Yay! At long last the dreary weather of the past few months has turned into sparkling sunshine, with barely any clouds in view. Certainly not perfect for doing exams, but when you’re all done… ahem… I mean mostly done, it’s downright gorgeous. Here are a couple pictures from one of my local walkabouts.
Hey people, I’ve just returned from being dragged along to see Angels & Demons, the brand new film based on the book of the same name, by Dan Brown. The Pope has passed away, and in the wake of their mourning the Cardinals must elect a successor. But trouble strikes when the four favourites – known as the ‘Preferiti’ – to take up the position are kidnapped by the Church’s ancient adversary, the Illuminati. Meanwhile, an experimental and dangerous piece of antimatter is stolen from a test facility – the purpose: to exact retribution on the Church for its misdeeds against the scientific community. With the Vatican in peril it isn’t long before Professor Robert Langdon (Tom Hanks) is called in to discover the Church’s mysterious attackers and rescue the captured Preferiti.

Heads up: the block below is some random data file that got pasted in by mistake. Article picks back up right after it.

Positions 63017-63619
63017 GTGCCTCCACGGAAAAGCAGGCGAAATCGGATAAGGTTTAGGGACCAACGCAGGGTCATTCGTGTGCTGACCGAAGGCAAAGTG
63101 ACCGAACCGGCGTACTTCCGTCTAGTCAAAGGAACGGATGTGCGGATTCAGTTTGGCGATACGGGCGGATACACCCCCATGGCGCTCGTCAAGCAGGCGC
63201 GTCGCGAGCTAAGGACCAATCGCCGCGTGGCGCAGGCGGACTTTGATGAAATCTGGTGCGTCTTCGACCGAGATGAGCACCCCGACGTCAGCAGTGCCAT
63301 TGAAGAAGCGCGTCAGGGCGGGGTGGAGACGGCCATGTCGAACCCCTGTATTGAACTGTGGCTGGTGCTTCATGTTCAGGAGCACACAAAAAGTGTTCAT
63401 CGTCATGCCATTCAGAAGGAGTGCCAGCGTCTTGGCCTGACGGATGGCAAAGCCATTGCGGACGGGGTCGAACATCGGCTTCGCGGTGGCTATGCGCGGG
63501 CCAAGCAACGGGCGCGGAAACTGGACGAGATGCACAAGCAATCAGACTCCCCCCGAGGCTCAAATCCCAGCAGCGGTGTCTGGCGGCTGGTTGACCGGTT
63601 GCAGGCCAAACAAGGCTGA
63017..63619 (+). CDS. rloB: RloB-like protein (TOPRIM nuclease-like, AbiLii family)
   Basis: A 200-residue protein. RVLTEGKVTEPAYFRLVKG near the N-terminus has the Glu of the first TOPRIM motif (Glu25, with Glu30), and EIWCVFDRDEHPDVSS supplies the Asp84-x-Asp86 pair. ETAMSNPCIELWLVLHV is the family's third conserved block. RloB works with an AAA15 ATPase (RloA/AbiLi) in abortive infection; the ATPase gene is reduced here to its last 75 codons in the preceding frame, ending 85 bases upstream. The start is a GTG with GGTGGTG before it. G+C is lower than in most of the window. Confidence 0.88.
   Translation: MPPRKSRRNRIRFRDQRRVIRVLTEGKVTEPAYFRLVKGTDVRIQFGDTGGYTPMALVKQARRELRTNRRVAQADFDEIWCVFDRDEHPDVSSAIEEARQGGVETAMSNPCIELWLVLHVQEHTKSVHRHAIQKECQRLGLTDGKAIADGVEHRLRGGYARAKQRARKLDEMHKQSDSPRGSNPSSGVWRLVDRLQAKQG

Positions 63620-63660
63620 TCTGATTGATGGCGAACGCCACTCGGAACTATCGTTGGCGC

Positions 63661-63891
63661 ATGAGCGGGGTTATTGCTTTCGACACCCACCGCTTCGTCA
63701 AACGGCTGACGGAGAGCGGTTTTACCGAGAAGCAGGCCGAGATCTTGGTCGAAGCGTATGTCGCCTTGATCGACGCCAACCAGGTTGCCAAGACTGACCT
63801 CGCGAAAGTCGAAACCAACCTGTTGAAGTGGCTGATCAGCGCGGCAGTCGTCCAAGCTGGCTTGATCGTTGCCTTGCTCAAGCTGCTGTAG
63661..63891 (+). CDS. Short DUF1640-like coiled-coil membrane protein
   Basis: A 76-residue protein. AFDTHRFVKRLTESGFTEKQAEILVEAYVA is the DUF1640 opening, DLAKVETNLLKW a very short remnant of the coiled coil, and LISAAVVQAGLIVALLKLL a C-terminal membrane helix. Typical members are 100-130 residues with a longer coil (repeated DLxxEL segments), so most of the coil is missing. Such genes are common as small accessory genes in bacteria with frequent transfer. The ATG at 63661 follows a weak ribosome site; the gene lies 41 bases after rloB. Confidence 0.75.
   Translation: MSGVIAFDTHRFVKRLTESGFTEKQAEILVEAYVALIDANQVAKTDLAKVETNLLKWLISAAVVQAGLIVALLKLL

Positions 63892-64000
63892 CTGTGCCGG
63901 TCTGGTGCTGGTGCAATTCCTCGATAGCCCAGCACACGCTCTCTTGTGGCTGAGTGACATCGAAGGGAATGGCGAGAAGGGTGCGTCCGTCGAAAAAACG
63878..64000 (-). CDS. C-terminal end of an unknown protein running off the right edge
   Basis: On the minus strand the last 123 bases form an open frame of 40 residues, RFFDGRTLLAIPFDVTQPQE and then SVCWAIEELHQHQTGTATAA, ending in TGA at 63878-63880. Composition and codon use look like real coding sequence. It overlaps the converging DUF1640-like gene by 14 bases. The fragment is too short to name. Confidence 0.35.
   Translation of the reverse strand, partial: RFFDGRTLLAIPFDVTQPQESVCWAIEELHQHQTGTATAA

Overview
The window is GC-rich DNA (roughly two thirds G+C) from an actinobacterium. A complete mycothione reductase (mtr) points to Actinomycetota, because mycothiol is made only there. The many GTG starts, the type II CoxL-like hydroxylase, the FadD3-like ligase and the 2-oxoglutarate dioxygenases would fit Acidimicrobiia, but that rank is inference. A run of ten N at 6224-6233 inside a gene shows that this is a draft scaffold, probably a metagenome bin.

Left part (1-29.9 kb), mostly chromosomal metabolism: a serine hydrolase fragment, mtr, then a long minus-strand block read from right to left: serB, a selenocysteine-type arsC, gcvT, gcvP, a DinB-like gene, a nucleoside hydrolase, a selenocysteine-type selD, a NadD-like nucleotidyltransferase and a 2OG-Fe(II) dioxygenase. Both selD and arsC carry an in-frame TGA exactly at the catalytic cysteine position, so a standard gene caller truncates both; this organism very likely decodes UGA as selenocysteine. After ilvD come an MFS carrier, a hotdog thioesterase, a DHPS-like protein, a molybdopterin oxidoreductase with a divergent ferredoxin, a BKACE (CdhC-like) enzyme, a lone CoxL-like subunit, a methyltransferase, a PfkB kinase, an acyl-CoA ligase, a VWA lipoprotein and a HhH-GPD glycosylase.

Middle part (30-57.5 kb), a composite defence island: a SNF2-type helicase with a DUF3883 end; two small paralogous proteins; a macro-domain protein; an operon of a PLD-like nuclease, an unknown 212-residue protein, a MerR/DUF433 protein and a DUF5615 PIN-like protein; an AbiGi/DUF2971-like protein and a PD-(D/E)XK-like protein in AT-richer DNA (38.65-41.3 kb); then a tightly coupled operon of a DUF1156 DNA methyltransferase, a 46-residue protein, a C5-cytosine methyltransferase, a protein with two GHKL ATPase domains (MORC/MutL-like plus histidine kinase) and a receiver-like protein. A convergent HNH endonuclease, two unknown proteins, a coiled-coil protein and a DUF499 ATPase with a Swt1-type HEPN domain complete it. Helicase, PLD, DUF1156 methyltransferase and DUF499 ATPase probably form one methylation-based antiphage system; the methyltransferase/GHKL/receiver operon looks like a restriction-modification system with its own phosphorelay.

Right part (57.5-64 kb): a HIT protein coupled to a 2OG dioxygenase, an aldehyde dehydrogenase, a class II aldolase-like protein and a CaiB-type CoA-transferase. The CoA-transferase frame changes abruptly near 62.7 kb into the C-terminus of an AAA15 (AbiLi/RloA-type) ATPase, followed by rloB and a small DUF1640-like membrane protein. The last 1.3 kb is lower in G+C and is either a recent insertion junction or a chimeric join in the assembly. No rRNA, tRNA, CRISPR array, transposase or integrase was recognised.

Having not read any of Mr Brown’s controversial books I did fear that seeing this film may dampen my appreciation for the books. Essentially a mystery movie, I found the plot to be rather slow in places. Hi-calibre action isn’t needed as much in a film such as this where the intricacy of its narrative keeps you hooked, but I found myself not particularly caring about the characters. There’s an uplifting and divine-like climax that, naturally, leads into a cunning denouement. The thing is, with all the notoriety about the books, and with a title like ‘Angels & Demons’, I really expected the plot to have a deeper impact than it did. I would have preferred it to have left a bad taste in my mouth (like say, Se7en) if it portrayed something meaningful about the relationship between religion and science, rather than the storybook ending it sadly contains. Plus, it felt like there were too many cuts and broken conversations. A three hour film crammed together like poorly stitched limbs.